After eight months of high society in Portland’s haute Pearl District, Louise and I now inhabit la France profonde, which is pretty much the Pearl’s opposite. We feel like pages ripped from a Fitzgerald novel, come to rest in deep France, where it’s quiet as a monastery and urban influences are as scarce as feathers on a frog.
How can I capture this place? How can I put in words what we’re experiencing here? Maybe that’s it: I’ll use words, but only a few. Five, maybe. Five words that reflect the essence of our cloistral identity.
The first: Hibernation.
From what we can determine, there are basically three categories of residents in Martizay at this time of year: farmers, lifelong residents, and Brit expats. They’re all hibernating.
The farmers are enjoying a winter’s respite. The fields are dormant. The equipment is repaired and maintained. The firewood is stacked and the hooch is safely tucked under the floorboards. The farmers stay indoors at this time of the year, knitting or making hooch for next year. We know they’re home by the smoke from their chimneys, but we rarely see the farmers themselves.
Martizay’s lifelong residents ride bicycles and pedal to the boulangerie in the morning for baguettes and eclairs. They sip tiny thimbles of the region’s wine at the pub. They keep to themselves (everyone keeps to themselves) and the tiny thimbles of wine don’t last long (besides, the pub—there’s only one—closes at dusk), so we don’t see much of them, either.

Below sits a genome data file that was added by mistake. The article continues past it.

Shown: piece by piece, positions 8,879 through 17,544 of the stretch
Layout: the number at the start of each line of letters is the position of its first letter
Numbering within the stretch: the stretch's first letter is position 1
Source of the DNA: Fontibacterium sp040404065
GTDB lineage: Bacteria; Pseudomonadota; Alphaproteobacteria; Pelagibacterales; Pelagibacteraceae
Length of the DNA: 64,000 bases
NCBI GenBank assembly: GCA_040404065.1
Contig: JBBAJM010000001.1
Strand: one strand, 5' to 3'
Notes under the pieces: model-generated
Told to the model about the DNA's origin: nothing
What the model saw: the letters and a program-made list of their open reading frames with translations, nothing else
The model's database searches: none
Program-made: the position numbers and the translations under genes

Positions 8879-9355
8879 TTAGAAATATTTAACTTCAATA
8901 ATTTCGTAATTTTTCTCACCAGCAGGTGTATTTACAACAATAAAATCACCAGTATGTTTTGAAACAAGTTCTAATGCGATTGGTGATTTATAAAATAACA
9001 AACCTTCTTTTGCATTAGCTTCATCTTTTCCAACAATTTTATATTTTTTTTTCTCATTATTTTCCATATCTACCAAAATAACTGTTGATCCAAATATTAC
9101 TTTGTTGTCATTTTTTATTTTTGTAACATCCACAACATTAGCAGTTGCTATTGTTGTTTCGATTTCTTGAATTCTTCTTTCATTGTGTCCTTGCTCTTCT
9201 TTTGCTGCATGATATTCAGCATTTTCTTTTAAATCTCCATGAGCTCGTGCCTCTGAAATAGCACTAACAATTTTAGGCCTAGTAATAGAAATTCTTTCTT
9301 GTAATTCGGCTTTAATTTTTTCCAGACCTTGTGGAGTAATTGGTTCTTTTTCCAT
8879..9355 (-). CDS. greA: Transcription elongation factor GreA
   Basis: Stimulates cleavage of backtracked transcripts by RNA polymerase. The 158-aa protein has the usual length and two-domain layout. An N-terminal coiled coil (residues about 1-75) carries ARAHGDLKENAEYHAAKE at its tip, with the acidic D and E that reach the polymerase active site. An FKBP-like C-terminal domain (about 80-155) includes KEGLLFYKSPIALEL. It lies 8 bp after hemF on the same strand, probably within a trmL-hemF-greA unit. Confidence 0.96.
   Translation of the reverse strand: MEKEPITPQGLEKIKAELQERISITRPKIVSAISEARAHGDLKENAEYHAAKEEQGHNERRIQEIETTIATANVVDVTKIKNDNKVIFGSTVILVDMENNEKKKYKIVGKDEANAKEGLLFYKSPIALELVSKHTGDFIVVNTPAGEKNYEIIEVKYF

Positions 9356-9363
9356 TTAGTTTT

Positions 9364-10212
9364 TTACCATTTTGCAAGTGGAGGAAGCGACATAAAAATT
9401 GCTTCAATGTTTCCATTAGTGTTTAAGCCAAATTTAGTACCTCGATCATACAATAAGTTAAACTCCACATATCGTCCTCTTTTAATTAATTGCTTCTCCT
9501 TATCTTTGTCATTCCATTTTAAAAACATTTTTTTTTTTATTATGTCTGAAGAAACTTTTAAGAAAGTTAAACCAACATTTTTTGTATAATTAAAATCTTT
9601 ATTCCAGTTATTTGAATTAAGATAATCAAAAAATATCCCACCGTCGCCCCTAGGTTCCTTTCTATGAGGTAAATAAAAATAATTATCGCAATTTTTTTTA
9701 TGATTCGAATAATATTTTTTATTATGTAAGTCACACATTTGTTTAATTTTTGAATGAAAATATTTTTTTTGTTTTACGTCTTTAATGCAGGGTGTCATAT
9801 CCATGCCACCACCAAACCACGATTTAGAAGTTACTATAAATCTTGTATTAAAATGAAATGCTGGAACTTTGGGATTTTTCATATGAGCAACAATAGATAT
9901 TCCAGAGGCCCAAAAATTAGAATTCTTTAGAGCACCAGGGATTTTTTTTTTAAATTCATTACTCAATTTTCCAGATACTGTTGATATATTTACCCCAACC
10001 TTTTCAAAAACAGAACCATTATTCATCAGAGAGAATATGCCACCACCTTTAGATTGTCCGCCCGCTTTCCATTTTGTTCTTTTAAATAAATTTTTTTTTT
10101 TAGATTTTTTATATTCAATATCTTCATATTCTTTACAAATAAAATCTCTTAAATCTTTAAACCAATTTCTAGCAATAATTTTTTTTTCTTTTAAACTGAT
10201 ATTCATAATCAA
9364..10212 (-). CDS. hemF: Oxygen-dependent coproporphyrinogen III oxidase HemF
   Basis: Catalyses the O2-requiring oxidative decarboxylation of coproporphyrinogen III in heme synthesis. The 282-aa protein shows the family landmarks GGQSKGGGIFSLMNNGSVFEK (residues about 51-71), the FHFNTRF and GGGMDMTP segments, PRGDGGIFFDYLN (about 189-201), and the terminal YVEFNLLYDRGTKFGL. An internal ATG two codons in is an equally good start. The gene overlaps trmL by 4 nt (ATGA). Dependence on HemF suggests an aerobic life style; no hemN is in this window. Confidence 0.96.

British expats love la France profonde. They love the summer weather and the strong pound sterling. But it’s not summer now, so many of them hop in their brakes and head for Spain—southern Spain, where the beaches are sunny and the shelves at the mercados feature eighteen brands of tonic. Fortunately for us, a few have stayed behind: gregarious, witty, and generous, we thank Steve and Kay, Chris and Sue, Allen and Christine, Terry and Maureen, and of course John and Jackie. Were it not for you, by now our social skills would have atrophied to some point between blithering and “call the authorities.”
We’ve tried visiting some of the local chateaus, but most of them are closed until spring. We’ve tried to find restaurants that are open at this time of the year but they’re only open on Wednesdays, or they’ll resume business after March 20, or they close at 2:00. One grocery store we visited was closed between noon and 2:30. We arrived at 1:00.
So we sleep in. We linger over coffee and croissants. We nap. We take long baths. We read. Louise beads. I write. We have a dishwasher but wash our dishes by hand cause it takes longer. In the evenings we cook, linger over a glass of wine (no thimbles for us), read some more, and retire early.
It’s hibernation all right. Someone has to live it. Might as well be us.
Photo credit: eyeLINE Photography, http://masterpiecefx.blogspot.fr/